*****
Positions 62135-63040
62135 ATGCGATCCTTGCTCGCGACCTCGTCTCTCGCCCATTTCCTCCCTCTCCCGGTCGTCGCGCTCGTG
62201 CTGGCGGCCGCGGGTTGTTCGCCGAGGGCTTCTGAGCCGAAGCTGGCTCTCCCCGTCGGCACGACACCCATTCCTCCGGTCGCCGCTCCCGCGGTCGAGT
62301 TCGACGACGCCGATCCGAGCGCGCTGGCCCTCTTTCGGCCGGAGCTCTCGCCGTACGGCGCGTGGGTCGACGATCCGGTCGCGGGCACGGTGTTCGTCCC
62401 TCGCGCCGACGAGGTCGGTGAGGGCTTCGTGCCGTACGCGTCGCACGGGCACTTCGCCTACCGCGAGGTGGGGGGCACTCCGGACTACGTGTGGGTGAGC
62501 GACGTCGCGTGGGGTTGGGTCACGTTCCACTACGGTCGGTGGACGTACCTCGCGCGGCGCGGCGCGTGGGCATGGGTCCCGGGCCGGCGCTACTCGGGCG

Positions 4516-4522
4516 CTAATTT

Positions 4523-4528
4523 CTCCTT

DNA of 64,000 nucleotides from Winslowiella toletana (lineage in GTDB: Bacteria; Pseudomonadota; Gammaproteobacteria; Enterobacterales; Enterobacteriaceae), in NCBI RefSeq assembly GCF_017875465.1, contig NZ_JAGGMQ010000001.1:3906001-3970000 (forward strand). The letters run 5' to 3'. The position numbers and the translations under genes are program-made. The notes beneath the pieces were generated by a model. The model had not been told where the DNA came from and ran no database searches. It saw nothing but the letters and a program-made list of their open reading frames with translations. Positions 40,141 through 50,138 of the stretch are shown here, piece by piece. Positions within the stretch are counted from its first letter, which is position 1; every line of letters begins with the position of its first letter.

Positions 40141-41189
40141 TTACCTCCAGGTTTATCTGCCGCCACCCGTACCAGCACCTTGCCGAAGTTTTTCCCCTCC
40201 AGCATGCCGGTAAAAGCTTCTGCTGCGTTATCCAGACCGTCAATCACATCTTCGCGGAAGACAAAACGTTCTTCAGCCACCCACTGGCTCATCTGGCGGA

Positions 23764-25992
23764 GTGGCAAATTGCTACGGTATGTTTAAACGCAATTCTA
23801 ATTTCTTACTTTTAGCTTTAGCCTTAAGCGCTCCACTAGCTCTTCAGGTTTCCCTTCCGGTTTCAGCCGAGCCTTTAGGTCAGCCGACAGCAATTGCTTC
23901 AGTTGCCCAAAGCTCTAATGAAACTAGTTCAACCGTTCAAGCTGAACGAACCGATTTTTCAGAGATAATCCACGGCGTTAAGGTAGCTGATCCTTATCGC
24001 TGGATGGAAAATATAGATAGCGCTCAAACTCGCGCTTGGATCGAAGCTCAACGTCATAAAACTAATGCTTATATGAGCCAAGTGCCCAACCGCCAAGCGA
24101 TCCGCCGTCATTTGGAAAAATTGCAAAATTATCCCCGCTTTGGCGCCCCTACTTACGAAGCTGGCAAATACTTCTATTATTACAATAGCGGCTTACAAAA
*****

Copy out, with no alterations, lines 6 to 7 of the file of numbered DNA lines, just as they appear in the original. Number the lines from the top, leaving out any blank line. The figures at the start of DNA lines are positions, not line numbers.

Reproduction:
62501 GACGTCGCGTGGGGTTGGGTCACGTTCCACTACGGTCGGTGGACGTACCTCGCGCGGCGCGGCGCGTGGGCATGGGTCCCGGGCCGGCGCTACTCGGGCG

Positions 4516-4522